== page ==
Jay's Spring/Summer Maintenance Chore Checklist

Jay's Spring/Summer Maintenance Chore Checklist

These are in no particular order of importance, and if some item doesn't apply to your house, show the list to your spouse anyway and say, "Wow, look at all the things I had to do to get the house ready for spring and summer.  I'm really on top of it!"  He/she will be impressed with your due diligence...

  • Carbon monoxide detector - try the test button
  • Foundation Drainage - be sure water from downspouts, the garden and any rain properly drains away from the foundation.  Ideally your yard and gardens should be graded at least 1" for every 4' away from the house.
  • Exterior - clean the siding, caulk cracks and gaps that have opened up during the winter, clean the yard of debris and fallen branches, do a safety examination, cut vegetation at least 1' away from the siding, etc.  (Note:  caulking is a very cheap and effective way of making the home more energy efficient.)
  • Paint - look for mildewy, peeling or blistering paint.  Check for cracks which can be sealed with putty or caulking.  Wipe your hand over the paint to see if the powdery chalk comes off.  Clean it up, prime it and paint it!
  • Air conditioner - if you don't have an annual tune-up, check your filter (which you should do monthly) and clean or replace as needed, clean bushes and growth from around the compressor so it can breathe properly and adjust your ducts to send more air pressure to the upper level.
  • Boiler - surprisingly, now is a good time to have your annual tune-up on a boiler because it is often cheaper now than in the fall and your technician is likely to not be so busy.
  • Fire - practice your fire escape plan with the family.  Check the charge of any fire extinguishers.
  • Gutters - clean of debris.  The helicopters from Maple trees and fuzzy seeds from Oak trees clog gutters as much as leaves do in the fall.  Check for loose spikes, seal leaky joints and assure the downspouts are attached to the house.
  • Water heater - drain a little water from the spigot at the bottom to remove sludge and sediment.  The burners need to be checked and perhaps cleaned.  Be sure you know what you are doing!
  • Window and door framing - check for rot and if wood siding is too close to the soil, get the soil off.  If you see evidence of termites, like chewed up or powdery wood, call a specialist.
  • Trees - trim branches that hang over the house or chimney (especially if large or dead), and where they might rub on the roof.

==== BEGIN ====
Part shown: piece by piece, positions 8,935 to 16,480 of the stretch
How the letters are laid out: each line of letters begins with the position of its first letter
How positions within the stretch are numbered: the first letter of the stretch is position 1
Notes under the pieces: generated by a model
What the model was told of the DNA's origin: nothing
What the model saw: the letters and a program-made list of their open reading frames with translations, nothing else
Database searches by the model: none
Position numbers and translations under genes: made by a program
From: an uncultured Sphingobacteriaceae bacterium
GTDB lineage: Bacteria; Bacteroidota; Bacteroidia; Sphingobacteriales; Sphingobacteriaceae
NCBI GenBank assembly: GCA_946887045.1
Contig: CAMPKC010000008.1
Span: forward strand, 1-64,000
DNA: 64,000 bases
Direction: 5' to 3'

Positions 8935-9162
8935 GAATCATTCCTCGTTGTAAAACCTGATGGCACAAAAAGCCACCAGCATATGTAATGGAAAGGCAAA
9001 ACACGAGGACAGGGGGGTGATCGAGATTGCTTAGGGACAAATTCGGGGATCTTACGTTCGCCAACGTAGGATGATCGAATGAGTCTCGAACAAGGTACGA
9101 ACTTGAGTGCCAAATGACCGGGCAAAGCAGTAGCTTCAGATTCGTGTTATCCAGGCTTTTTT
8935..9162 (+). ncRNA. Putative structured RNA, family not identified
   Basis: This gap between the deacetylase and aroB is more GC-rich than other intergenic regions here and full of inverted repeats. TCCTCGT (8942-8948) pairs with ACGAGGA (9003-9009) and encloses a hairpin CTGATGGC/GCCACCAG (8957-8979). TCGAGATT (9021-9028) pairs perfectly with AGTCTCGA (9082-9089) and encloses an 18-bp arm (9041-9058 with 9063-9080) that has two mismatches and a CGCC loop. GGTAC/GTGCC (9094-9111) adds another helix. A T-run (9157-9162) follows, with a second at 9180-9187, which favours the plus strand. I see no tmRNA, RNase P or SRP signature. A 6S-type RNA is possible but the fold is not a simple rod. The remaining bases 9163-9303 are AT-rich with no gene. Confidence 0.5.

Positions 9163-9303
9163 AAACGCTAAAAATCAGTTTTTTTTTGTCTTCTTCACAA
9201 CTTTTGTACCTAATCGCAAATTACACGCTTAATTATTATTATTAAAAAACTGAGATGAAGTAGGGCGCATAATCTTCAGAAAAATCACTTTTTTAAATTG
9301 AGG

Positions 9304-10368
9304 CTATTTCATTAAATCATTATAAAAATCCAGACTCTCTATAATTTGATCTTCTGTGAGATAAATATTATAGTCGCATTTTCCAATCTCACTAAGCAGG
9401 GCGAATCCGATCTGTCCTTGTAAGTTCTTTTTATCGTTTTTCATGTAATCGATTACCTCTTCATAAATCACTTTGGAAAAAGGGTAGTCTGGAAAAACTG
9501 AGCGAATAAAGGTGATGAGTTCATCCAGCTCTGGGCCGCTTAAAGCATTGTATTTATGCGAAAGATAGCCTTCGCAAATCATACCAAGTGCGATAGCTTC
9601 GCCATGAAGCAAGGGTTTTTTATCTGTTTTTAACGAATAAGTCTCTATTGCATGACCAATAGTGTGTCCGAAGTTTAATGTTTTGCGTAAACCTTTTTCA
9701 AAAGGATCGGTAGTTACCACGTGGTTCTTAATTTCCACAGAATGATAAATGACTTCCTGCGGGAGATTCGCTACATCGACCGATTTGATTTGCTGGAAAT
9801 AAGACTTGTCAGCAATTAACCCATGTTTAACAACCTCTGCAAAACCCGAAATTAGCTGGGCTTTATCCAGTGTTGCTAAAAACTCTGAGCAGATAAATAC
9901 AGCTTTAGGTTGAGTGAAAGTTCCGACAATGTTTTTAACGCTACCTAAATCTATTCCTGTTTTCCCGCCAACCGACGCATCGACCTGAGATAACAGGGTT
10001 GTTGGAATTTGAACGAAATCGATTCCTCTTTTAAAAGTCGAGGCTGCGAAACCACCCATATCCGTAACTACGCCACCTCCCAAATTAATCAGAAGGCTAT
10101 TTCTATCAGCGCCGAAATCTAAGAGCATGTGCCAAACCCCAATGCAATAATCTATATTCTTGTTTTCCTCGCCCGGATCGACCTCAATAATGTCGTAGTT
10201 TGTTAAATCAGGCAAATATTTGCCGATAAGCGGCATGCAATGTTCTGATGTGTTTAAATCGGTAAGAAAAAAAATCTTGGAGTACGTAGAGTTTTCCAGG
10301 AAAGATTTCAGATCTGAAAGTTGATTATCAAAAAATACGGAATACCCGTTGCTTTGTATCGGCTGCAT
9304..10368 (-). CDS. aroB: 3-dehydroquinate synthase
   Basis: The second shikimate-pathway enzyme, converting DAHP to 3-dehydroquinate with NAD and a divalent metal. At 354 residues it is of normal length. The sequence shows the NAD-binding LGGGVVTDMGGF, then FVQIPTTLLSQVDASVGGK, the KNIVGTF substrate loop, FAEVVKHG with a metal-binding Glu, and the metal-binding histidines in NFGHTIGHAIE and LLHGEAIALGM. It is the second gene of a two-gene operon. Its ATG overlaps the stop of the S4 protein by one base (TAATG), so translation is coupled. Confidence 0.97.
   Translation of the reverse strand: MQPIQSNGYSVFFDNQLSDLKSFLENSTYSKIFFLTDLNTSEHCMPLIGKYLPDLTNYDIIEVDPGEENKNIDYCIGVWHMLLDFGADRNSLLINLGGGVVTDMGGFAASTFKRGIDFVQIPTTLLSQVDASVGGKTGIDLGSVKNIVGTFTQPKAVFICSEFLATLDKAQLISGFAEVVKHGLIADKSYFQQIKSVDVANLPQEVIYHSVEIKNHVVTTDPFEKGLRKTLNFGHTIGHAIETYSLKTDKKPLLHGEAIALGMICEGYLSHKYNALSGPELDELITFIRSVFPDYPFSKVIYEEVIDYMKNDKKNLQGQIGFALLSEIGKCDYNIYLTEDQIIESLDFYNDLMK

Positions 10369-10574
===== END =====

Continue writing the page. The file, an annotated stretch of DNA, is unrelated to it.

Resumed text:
• Smoke detectors - test!
  • Roof - check flashing around the chimney or where shingles abut brick or siding, check the chimney mortar cap for cracking, and check for broken, cracked or missing shingles.
  • Chimney flue - check for debris, water staining, soot build up.  Have the flue swept if the soot build up is 1/8 inch or more.
  • Garage door - test the mechanism and adjust as needed.  The down-force interrupter can be checked with a 2x4 on the garage floor underneath.
  • Check floor drains in an exterior stair way or inside the house.  If evaporated, replace the trap water.
  • Indoors - repair caulking around tubs and showers, test GFI outlets, check out the crawl space, check for condensation in the basement, crawl space or collecting on foundation walls.  Dry out appropriately.
  • Kitchen - Clean grease from range hood or ducts, clean the refrigerator coils, clean the disposal with baking soda/vinegar and chase it with lemon peels that you grind up.
  • Decks - treat with stain or paint.  If you use a stain, use one that provides UV resistance in addition to water-proofing.  The sun does more damage to decks than rain and snow.  Replace loose nails with galvanized deck screws.  
  • Foundation - outdoors - if you are experiencing a drought, be sure to water around the foundation to fill in any gaps created when soil dries out. 
  • Termites - check inside for wet wood, visible mud tunnels, flying termites, frass, etc.  This is a good time to check for carpenter ants.  The little sugar ants can be controlled with small traps or a sprinkle boric acid in cabinets, under the dishwasher or fridge.
  • Main Water Shut-off Valve - check to make sure it is limber and not leaking.  The same goes for the interior hose shut-off valves.

While I don't pretend this is the most comprehensive list in the world, it is at least a great start!  So go and do that voodoo that you do so well!  I hope this list helps!

My Recommendation:  Regular maintenance is the best way to sustain a home's value.  In the long run, it costs about 1% of the home's value annually to keep up its value.  That includes maintenance, repairs, remodeling and renovations.  So get started - what are you sitting there for?

 

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Jay performs inspections Monday through Saturday, throughout Northern Virginia, from his office in Bristow to Leesburg and Centreville, to Great Falls and Vienna and everywhere in between!